Kelly Clarkson Gave a Telling Interview About "Stressful" Quarantine Before Filing for Divorce

Alyssa Bailey

From Good Housekeeping

More information has come out about what may have led to Kelly Clarkson's decision to file for divorce from her husband Brandon Blackstock, along with Clarkson's own comments about her emotional state in quarantine. People reported this morning that quarantine really was the breaking point for the couple, who wed nearly seven years ago.

A source told People that "it was a stressful time. [Quarantining in Montana] exacerbated any issues."

A second source said that the two had been acting more like friends "for a while," and work strained their relationship. Blackstock is Clarkson's manager. "Things had changed in their marriage, and the split was a while coming," that source said. "They both work so hard. It's nearly impossible to enjoy each other, especially with the children needing constant attention."

Blackstock and Clarkson have two children together, five year old daughter River Rose and four-year-old son Remington Alexander. Blackstock's two children from a previous marriage also quarantined with them.

Clarkson spoke to Glamour UK from quarantine about how she was doing in a newly released interview seemingly conducted before she filed for divorce. Clarkson is back in Los Angeles now, People reported today, where she's focusing on work and her children.

"Honestly, I have been on an emotional roller coaster," Clarkson said of her time isolating. "This has been really hard as a working parent, because I'm still doing all the same jobs. It's been exhausting honestly, cooking every meal and cleaning nonstop after toddlers and teenagers! Everybody's learning from home now and the teaching! So, everything has been crazy."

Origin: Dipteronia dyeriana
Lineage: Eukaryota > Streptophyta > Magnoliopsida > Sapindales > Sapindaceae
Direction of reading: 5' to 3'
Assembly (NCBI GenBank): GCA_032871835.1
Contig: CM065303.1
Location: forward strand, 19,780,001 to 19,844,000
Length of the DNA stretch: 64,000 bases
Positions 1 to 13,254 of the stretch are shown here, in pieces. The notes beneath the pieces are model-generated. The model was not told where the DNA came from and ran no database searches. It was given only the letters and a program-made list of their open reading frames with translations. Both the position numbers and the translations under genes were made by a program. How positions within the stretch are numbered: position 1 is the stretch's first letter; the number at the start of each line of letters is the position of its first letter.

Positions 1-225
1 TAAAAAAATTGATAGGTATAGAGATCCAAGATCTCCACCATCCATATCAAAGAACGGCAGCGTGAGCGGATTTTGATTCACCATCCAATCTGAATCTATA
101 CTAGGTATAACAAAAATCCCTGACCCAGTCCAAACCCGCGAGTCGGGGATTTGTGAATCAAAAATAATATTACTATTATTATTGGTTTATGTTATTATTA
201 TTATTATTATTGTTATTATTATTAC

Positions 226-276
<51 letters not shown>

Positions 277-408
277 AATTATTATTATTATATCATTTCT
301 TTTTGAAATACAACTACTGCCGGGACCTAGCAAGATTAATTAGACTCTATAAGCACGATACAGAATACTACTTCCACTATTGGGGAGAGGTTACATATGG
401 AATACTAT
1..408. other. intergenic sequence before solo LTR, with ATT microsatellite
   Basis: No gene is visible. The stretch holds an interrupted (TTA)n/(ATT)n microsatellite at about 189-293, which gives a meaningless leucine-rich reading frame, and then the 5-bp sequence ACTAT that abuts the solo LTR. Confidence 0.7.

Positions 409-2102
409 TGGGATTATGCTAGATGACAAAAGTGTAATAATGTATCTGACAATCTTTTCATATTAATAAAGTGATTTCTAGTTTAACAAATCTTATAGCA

She also spoke about having abandonment issues (Clarkson's dad left her when she was just six).

"I don't think you get rid of that," she said. "I have people in my life that suffer from addiction to certain things and that doesn't go away. It's always there. It's just navigating your life around that existence in your life. You don't ever one day wake up and are like, 'Okay, I'm totally cool with the fact that I have major abandonment issues because horrible things happened.' That’s why I write songs about it and you connect with all these people that you don't know. Or even an artist, as on my team right now on The Voice, we have a very similar background and it's nice to be able to look at her and go, 'Look, you don't ever get over that.' It's always going to present itself. You get married and you're like, 'Oh, I have no one for the dance or to walk me down the aisle. You know what? I'm not going to get married, just going to elope.'"

"There are always things that happen that come up that bum you out, but at the same time you've got to recognize at some point though, that it's made you who you are," Clarkson continued. "You are thankful, and I'm a very strong individual. I'm very confident, and I've been forced to find that in myself. I've been forced to at a very early age. At some point, I say thank you to my father, who passed away last year. But I thank him as I wouldn't have been able to be all that I am right now without all of that. So, you just take your cards you're dealt, and you do the best you can with them."

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